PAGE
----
Today we’d like to introduce you to Autumn McAlpin.
Autumn, let’s start with your story. We’d love to hear how you got started and how the journey has been so far.
While many women establish their careers before having kids, I did the opposite. After graduating with an English Teaching degree, I taught middle school for a year before having my first child at age 22. I decided to stay home with my (four!) children while they were young but found myself feeling a bit restless creatively so I revisited a passion I’d discovered in college – writing. I had an idea for a nonfiction book and got lucky when I sold it to Adams Media in 2003. REAL WORLD 101: A Survival Guide to Life After High School is still in print and is a top-selling graduation gift. That led to a ten-year stint working as a freelance humor columnist for THE ORANGE COUNTY REGISTER, where I also reviewed family films, books, and concerts.
A column I wrote led to an idea for a screenplay, which led to two years of self-study and a newfound love of screenwriting. When my youngest entered kindergarten, I went back to school in 2013. I studied screenwriting and received a Master of Professional Writing degree from USC. I loved my program, my mentors, my peers, and ended up producing a short film I wrote and winning 1st place in USC’s Writing for Stage and Screen competition for a play I wrote called IN FRONT OF THE CHILDREN. In making my short film (called SHADOW), I discovered I love to also produce and direct.
Since, I’ve written many more scripts, and optioned others’ work. After shopping a script I’d written for a couple years, I decided to produce it myself, and as soon as I made that decision, the ball started rolling. We were able to attach Danny Glover and James Lafferty to star in WAFFLE STREET, which was based on a memoir by Jimmy Adams I had optioned. John J. Kelly (EP of films like DEADPOOL, 127 HOURS, SPY!, WARRIOR) signed on to produce and became a great mentor to me. The film did well on the 2015 festival circuit, even winning Best Feature at the Hollywood Film Fest and Red Rock Film Fest, along with notable awards at Tallgrass and Woodstock Film Fests.
My thesis project at USC attracted some attention and financing at a sizable level, but I knew I wanted to direct it — it was my passion project. And I learned it’s difficult to get A-list stars to sign on to a first time director’s feature. So in the meantime, I decided to write and direct a lower budget feature. Inspired by an experience I had teaching a life skills class at a women’s shelter, and motivated to make a pro-women film after the 2016 election, the idea for MISS ARIZONA was born. It became a passion project I wrote in less than a month and made less than a year later.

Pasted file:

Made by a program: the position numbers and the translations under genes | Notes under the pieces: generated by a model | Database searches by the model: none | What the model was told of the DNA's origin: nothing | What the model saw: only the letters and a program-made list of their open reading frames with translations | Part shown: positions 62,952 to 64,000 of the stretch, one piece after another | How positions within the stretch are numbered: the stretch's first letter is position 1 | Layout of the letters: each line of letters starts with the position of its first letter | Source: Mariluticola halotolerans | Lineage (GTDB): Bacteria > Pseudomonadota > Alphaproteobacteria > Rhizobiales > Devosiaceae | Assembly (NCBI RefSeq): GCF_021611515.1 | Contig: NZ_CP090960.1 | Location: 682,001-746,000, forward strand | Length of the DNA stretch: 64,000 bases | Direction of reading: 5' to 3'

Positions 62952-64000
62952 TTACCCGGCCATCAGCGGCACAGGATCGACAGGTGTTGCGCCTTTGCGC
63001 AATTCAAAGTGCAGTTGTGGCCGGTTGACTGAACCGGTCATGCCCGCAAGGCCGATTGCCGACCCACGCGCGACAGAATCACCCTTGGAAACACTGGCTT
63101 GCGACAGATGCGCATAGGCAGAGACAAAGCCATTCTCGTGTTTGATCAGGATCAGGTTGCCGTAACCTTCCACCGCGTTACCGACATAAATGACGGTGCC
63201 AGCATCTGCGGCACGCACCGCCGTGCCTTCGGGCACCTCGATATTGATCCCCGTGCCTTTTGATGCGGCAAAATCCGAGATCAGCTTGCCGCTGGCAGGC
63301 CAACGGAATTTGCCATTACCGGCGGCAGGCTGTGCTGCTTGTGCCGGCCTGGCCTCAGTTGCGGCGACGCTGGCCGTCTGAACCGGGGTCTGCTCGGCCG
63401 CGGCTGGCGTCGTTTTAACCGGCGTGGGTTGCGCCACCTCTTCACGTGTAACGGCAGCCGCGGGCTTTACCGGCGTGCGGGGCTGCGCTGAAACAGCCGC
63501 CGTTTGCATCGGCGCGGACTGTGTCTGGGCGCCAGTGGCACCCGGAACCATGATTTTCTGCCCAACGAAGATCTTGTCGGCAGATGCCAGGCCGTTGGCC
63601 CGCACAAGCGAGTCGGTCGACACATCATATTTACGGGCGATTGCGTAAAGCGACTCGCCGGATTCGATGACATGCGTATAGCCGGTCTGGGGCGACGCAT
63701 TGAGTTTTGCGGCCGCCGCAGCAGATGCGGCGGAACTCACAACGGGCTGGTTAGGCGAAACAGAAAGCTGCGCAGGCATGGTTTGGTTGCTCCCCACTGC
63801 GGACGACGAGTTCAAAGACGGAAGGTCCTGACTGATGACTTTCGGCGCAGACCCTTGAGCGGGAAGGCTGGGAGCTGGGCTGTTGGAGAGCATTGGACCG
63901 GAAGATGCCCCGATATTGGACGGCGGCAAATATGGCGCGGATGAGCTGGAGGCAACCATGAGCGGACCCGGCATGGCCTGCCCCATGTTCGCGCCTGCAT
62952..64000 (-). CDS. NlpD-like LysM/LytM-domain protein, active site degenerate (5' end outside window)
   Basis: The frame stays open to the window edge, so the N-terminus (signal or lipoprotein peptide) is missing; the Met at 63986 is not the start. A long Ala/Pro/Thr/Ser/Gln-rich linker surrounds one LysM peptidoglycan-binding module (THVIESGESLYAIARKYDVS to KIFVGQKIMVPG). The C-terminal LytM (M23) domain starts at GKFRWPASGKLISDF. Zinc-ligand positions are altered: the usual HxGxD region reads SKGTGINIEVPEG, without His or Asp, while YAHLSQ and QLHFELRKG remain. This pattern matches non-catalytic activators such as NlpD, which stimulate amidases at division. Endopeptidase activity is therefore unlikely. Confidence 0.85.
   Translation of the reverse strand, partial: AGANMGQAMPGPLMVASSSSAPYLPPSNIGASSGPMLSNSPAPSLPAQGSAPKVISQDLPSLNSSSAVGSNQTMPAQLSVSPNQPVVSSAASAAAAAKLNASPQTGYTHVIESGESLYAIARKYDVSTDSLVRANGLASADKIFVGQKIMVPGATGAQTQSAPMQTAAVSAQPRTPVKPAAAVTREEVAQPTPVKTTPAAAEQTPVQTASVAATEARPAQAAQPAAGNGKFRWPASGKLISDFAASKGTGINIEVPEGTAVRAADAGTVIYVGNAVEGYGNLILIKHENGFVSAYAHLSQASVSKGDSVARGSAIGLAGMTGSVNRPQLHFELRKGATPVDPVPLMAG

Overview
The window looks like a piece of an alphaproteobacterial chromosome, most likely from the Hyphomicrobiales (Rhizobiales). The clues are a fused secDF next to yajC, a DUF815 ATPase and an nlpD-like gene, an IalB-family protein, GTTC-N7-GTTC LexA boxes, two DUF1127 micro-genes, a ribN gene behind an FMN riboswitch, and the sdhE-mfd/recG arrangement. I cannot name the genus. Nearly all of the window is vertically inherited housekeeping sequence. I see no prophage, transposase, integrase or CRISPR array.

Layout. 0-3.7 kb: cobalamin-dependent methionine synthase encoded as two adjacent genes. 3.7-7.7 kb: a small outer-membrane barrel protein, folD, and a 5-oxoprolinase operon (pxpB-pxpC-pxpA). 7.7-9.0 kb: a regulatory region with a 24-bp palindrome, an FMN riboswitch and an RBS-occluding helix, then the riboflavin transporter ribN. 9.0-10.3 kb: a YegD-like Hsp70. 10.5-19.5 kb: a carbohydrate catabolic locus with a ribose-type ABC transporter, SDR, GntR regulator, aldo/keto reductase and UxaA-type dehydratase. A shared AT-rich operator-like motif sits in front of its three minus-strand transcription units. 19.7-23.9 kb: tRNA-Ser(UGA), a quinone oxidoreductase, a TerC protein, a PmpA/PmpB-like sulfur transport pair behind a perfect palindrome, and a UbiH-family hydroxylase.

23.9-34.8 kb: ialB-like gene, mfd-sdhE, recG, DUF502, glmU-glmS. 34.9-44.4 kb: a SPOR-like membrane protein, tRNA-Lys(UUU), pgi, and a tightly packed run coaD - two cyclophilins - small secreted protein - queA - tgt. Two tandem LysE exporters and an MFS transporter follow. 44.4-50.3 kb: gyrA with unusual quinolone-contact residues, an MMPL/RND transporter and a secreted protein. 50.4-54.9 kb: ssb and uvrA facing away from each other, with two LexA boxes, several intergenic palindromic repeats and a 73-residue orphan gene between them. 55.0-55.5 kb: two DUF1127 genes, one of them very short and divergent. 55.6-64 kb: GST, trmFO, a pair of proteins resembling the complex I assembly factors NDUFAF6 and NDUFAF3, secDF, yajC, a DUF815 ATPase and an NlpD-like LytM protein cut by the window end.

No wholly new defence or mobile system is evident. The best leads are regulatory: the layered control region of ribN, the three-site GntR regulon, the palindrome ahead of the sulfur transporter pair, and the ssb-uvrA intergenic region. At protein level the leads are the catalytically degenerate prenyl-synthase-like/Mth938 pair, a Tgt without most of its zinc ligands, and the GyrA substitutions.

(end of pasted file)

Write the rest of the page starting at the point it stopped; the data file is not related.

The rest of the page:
The film follows a former pageant queen who embarks on an all-night adventure with four unlikely friends she meets while volunteering at a women’s shelter. We shot in 14 days in Los Angeles. The film stars Johanna Braddy, Dana Wheeler-Nicholson, Robyn Lively, Otmara Marrero, and Shoniqua Shandai as our ensemble, and we were lucky enough to get other recognizable faces like Steve Guttenberg, Missi Pyle, Kyle Howard, Kevin Heffernan, Willam Belli, and Ginger Minj to sign on. We are wrapping up post now, and hopeful for a 2018 release!
Overall, has it been relatively smooth? If not, what were some of the struggles along the way?
Balancing life as a wife and mother of 4 with a creative career with no set hours and only your own passion setting your schedule has of course been challenging. Typically when my LA friends find out I have four kids (and live in San Clemente-ha!) they assume I don’t take my work seriously. But I find that to be the opposite. Mothers are expert multi-taskers, jugglers, and let’s face it – workaholics.
I find I’m a better mother when I pursue my creative ambitions, but I stay mindful of always putting my family first, even when I have to move them to set with me. Financing is also a hurdle as a filmmaker, which I think all can relate to. But I write for the love more than for the money, so I try not to focus on that too much (while hopeful the funds will come!).
Side Gig Productions – what should we know? What do you guys do best? What sets you apart from the competition?
At Side Gig Productions, we strive to produce content that is uplifting, inspiring, and entertaining. Life is short, and when you take on a film, you are taking on a love affair with a project that could last up to 7 or 10 years, so you’d better love what it’s about! I only create content I’d be proud to show my children and that I feel makes the world a better place, so that drives a lot of my decision making.
As a writer/director/producer, I’ve been told I have both a strong business and creative side, which I think I’ve inherited. My dad is a successful businessman and as a kid, I loved tagging along on his meetings and trips and soaking it all in. My mom is a talented artist and has always encouraged her 8 children to pursue their dreams – two of my seven siblings also work in the arts (one an actor, one a drummer for a blues’ band).
What is “success” or “successful” for you?
I was raised by the philosophy, “It’s nice to be important, but more important to be nice.” I have never made a project with an award or paycheck being the end goal. Instead, Instead, I hope my projects will touch people’s lives. The best payoff I’ve ever received was a letter from a viewer of my film, WAFFLE STREET. He confided that he’d been preparing to take his own life until he stumbled upon our film on Netflix, and related to the main character’s personal path of downfall then resilience. That really touched me — and all of us. Experiences like that keep you going.
- Website: www.sidegigproductions.com
- Phone: 310-853-3450
- Email: firstname.lastname@example.org
- Instagram: @autumnmcalpin
- Twitter: autumn-mcalpin
- Other: @missazmovie